They have represented the forces of “progress” in Arkansas, this least aristocratic commonwealth of the Old South, a land of mudsills not masters, none of us needs scale too many branches of the family tree to find bare plainness, and those who’ve fought tooth and nail to trade rickets for Rotary have been acutely sensitive to this historic progression. Motivated by their own progressive impulses and perhaps by the hayseeds too recently combed from their hair, they have rejected both the romantic’s embrace of the Arkansawyer’s eccentricity and cussed traditionalism and the outsider’s reductionist tendencies to identify all people of Arkansawyer.
In Arkansas, it doesn’t get any more aristocratic than the Walton Family.

What must it have been like for Alice Walton, “billionheiress,” to be from Arkansaw? Surely, this consciousness of place has followed her throughout her life. While I have no background in big business, indeed, my pursuits could probably best be described as the antithesis of big business, I can sympathize with wanting to reshape the image of our native state, and I can certainly understand why it would be important for Ms. Walton to extend herself through philanthropic efforts to counteract the view, held by many, that the company that has provided the funds for her giving destroys community business, mistreats its employees, is discriminatory, and harmful to rural life and culture. 

 2011 Walmart Shareholders Meeting at the Bud Walton Arena, Fayetteville, Arkansas

In addition, the over 1 billion dollars that Walton and the family’s foundation have pumped into this project, not including the land on which it sits offers a considerable tax write-off for the family fortune estimated by Fortune magazine to be some 90 billion dollars in 2004. According to ARTINFO, in their in-depth discussion of recent coverage of Crystal Bridges, there was tax legislation created to specifically benefit the Waltons and their significant contributions to Crystal Bridges:
In fact, the law in question, Arkansas Act 1865, very, very clearly is meant to exempt Walton's museum specifically: It provides, and we quote, "Sales tax exemption for purchases by a 'Qualified Museum' for construction, repair, expansion, or operation," with "Qualified Museum" defined as an institution with "a collection with a value greater than $100,000,000 in an Arkansas facility prior to January 1, 2013." 
The Walton Family has a long history of “investing” in cultural initiatives, almost exclusively those considered to be high art, around the country and in Arkansas. Like most things in the Natural State, I’m sure the motivations for these initiatives are complex. Is the museum simply a Walton showpiece, an overcompensation for the “bare plainness” of their roots as Blevins called it, a tax dodging scheme, and/or a genuine love of art and community? The opinions of the residents from NWA about Crystal Bridges are mostly positive. While some doubt the lofty goal described by Walton in the New York Times piece of making Crystal Bridges and “international destination for art lovers,” many emphasize the educational benefit to the region and the spacious grounds and trails on the museum’s site.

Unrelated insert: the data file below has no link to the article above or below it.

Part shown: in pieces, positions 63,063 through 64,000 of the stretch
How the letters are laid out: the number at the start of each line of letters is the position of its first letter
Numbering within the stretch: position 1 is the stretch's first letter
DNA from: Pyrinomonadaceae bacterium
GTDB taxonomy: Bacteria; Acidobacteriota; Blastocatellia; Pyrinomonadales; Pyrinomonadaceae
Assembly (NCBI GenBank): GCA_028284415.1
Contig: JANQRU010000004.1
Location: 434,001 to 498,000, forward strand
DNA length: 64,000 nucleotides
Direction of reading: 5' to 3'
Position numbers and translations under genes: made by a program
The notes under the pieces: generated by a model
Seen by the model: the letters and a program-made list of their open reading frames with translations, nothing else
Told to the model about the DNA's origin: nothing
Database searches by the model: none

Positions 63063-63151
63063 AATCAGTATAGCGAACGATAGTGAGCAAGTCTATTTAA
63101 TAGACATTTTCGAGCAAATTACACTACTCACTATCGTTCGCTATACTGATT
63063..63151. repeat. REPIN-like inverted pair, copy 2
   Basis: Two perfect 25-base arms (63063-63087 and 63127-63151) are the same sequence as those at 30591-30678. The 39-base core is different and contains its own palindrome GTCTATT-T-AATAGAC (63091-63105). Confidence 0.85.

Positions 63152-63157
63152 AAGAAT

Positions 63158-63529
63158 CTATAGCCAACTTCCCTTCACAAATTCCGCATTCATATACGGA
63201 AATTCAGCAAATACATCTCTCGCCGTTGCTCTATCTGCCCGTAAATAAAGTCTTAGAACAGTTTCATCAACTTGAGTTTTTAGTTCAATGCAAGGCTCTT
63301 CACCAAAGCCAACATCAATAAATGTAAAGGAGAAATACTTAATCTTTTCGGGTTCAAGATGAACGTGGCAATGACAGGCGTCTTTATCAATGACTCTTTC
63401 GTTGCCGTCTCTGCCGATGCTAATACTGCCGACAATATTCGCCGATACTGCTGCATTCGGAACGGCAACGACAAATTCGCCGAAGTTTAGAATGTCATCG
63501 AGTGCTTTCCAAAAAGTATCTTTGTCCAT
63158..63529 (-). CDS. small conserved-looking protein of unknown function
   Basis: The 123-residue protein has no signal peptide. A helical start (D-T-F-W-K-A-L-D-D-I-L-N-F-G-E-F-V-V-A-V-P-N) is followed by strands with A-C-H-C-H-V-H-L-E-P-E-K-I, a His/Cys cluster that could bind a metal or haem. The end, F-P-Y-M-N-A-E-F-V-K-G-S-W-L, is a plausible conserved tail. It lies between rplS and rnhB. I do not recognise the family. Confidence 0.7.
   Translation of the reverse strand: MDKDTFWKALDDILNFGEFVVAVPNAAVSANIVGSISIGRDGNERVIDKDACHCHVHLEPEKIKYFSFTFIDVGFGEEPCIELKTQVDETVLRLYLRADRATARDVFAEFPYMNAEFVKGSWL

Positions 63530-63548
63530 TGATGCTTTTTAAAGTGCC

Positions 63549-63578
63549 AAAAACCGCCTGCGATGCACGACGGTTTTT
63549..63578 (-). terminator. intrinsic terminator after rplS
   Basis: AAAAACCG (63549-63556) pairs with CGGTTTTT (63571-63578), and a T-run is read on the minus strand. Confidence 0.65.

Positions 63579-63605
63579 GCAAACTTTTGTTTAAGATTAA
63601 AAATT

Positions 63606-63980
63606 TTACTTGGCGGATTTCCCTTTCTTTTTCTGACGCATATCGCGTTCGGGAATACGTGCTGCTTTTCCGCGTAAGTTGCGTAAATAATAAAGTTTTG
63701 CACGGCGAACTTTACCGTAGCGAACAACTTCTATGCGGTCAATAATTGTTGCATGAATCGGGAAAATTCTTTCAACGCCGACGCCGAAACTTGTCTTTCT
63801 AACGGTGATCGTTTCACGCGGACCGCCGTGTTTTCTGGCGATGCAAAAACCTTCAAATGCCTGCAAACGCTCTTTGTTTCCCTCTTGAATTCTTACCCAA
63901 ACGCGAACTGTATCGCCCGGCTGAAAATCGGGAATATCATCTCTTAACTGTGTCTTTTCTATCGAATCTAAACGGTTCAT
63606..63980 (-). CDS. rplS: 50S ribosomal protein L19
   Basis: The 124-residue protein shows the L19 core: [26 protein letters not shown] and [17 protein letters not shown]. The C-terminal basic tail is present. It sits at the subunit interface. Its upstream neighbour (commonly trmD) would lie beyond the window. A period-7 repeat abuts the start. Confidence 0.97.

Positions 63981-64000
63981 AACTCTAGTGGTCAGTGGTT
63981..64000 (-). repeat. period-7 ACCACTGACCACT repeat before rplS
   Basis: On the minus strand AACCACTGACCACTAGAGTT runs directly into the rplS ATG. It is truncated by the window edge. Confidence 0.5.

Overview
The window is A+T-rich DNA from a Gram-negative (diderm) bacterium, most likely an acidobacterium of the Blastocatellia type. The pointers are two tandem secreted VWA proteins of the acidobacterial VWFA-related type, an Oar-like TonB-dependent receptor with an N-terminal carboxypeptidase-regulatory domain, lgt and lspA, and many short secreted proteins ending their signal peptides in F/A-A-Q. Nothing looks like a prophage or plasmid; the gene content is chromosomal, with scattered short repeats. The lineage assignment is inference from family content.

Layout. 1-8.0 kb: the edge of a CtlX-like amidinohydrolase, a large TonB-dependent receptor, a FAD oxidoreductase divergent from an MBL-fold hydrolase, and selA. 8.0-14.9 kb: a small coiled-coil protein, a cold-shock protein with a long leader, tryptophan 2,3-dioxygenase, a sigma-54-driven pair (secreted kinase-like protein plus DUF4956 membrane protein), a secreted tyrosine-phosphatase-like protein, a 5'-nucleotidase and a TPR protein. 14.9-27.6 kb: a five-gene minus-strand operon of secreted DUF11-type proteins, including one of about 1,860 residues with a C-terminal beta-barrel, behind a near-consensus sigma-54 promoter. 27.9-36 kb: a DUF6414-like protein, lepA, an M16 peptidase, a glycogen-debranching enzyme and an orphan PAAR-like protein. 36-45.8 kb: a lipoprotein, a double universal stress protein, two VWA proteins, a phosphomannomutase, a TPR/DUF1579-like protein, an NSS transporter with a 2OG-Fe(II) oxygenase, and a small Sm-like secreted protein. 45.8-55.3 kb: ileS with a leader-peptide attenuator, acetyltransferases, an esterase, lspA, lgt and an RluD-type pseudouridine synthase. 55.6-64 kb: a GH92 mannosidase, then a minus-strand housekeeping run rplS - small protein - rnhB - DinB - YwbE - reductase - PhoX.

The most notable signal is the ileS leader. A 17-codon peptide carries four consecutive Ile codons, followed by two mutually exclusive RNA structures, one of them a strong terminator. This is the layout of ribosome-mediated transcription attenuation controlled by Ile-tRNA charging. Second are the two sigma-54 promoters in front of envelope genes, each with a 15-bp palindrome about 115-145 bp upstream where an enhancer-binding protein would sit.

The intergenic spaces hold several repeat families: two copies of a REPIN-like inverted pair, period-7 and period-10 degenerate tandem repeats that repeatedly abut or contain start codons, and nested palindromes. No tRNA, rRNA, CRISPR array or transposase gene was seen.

Ellen Compton, whose family owned the land where Crystal Bridges now sits, before the Waltons purchased it from her father after a newspaper article had recounted the discovery of a “satanic altar” on the grounds and a follow-up visit by an anthropologist brought it notoriety, wrote.
Everyone I know who lives in Bentonville is more than enthusiastic about Crystal Bridges.  It is a huge topic and the opening is eagerly anticipated.  Also an everyday question is - how much of it will be ready by the opening?  But they seem to have faith. It is going to be Great and Good.
However, at least one small group questions the intent of Walton and Crystal Bridges. In response to my query, Fayetteville resident, David Orr wrote:
I see this as a repeat of the growth of Texas art museums in the 20th century. When Texans struck oil they built their mansions and bought their luxury cars and built large cities. At some point the millionaires decided they needed fine art museums, too. I believe it is rooted in feelings of inferiority, but it's their way of telling the world that ‘we got culture, too!’
But I find it almost absurd how much they're dumping on this vanity project. It is an overwhelming anachronism, a billionaire's personal art collection in a gigantic building, worthy of the world's largest big-box retailer, plopped down in a remote corner of one of the nation's chronically poorest states. If she really wanted to do something with her billions for her community--the broader community, outside the Wal-Mart home office parking lot--she could have invested in art programs in schools, or build up the art department at UA. Do things that are appropriate to the setting.
Of course there is no way to know, why this? Why there? Why on this grand scale? The museum is set to open in November this year. A quick browse of the museum’s permanent collection pieces offers a peek into the curatorial process of collecting and displaying Walton’s vision of American Art, and, at least to me, surprisingly and pleasantly, it consists of many pieces that are seemingly rural or at least depict rural life.